Time for that obligatory disclaimer: I’m not a legal expert so don’t take this as legal advice. Right, I’d say like any program, it can only best serve you based on the inputs that you give it. So if you are able to explain your situation with some legal knowledge then you could trust the ai knows the law and is able to represent you well.

However, for most, requiring a lawyer to ask the right questions is what makes ai not a good fit for them as it doesn’t have that human touch. And as we saw, if all you want is a contract then it’s quite easy for ai to help you create one given the right requirements as there isn’t that much decision making that it needs to do on its part.

Oh if you’ve made it here I can also share the results of the poll so far. The poll has 135 votes and 59% voted “Never” while 41% voted “Absolutely”. I would have thought that the poll would have been heavily tilted towards the never trusting ai to handle your legal like 95:5 needs but it seems like, from this small sample, it’s not that simple.

I think it’s one of those things that you naturally feel like saying never and find hard to instantly say absolutely. Personally, I’d have probably selected “it depends” because even though I think I can help ai be my lawyer by giving it adequate information, I still wonder, should artificial intelligence be allowed to make decisions?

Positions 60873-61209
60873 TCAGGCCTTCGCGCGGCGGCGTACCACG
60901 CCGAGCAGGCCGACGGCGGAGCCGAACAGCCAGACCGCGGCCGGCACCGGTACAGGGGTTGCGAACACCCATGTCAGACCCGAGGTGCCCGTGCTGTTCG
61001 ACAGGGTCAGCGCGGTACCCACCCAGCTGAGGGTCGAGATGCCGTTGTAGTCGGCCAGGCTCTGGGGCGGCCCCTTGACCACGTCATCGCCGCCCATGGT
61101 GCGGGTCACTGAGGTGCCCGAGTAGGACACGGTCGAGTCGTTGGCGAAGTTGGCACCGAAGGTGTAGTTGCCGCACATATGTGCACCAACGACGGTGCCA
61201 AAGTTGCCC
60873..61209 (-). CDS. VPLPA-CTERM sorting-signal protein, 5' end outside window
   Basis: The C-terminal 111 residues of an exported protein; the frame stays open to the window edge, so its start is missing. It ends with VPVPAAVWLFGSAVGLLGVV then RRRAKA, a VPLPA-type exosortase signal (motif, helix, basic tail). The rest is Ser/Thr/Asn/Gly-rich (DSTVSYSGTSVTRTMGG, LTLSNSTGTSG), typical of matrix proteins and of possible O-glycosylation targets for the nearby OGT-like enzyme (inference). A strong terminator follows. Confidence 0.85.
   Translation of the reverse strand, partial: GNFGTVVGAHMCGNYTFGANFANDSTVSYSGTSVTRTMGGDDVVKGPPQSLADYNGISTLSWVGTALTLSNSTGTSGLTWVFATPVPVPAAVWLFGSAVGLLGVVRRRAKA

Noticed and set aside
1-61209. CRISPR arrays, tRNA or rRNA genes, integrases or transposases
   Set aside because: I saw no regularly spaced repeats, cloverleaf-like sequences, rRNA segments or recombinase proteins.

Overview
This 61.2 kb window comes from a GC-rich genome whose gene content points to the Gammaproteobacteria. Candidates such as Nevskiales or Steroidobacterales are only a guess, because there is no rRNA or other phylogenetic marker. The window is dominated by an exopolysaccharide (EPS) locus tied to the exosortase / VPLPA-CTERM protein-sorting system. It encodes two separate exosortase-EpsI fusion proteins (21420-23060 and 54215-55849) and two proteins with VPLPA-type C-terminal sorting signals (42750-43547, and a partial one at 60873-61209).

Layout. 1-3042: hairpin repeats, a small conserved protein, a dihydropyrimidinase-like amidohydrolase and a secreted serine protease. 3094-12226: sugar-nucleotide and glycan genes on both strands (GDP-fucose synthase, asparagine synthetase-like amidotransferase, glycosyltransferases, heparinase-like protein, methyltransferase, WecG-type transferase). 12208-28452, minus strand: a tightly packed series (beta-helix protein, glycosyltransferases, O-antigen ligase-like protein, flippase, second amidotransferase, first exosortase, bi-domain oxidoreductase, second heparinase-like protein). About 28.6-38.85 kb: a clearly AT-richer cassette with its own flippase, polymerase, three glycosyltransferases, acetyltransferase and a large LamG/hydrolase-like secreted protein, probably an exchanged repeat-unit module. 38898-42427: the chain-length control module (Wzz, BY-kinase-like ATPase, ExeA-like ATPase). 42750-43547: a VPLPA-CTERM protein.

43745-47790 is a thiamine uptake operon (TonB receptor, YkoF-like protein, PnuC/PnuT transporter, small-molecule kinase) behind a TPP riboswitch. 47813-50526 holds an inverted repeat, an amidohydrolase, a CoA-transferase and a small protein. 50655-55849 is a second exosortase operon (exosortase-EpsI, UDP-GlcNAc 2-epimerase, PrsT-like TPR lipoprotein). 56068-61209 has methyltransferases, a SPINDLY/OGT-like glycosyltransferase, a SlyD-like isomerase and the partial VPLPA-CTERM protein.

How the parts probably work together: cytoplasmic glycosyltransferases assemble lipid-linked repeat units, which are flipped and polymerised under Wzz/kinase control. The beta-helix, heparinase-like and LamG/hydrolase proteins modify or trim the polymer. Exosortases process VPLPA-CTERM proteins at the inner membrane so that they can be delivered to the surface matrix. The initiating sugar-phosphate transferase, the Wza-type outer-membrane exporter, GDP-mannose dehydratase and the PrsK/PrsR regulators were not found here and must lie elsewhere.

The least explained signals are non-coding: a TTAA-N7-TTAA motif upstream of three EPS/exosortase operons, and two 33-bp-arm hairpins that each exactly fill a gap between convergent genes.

I’d be greatly interested to hear your thoughts on this topic that was discussed at AfricaCom 2018. Would you trust artificial intelligence to be your lawyer? Do you think it is even capable? What other types of law could artificial intelligence be more capable of taking up?

Feel free to leave a comment below and let’s discuss.


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2 thoughts on “AfricaCom 2018: Would You Trust Artificial Intelligence To Be Your Lawyer?

  1. I think there is a bot in the states that’s been super effective in helping people challenge traffic tickets. For things that have a relatively simple ‘process’ focus like that, I’d definitely trust them. I think current AI’s (that are out in the open) could probably work at the level of a junior paralegal at specific tasks so i personally wouldn’t trust it it to get me out of a criminal case. So yeah, depends for me

    1. Hey,

      Actually didn’t know about the bot so did a quick Google search and figured that it’s called DoNotPay and yeah you were right it’s been quite effective like 2 years ago it was reported that 160,000 of 250,000 tickets have been successfully challenged by it.

      https://venturebeat.com/2016/06/27/donotpay-traffic-lawyer-bot/

      Oh and seems like the bot has evolved beyond just handling traffic tickets now you can even sue a compare through it plus much more.

      https://www.theverge.com/2018/10/10/17959874/donotpay-do-not-pay-robot-lawyer-ios-app-joshua-browder

      Quite interesting!

      Yeah criminal law is not as straight forward and seems to be a current hurdle for AI in the legal space but who knows maybe soon it’ll be smart enough and more human like to handle such cases.

      So I take it that you would actually be open to trusting AI even with criminal law cases if you believed that it was fully capable of handling them just like a person.

      That’s cool as some people just shun away tech just because it’s tech hey.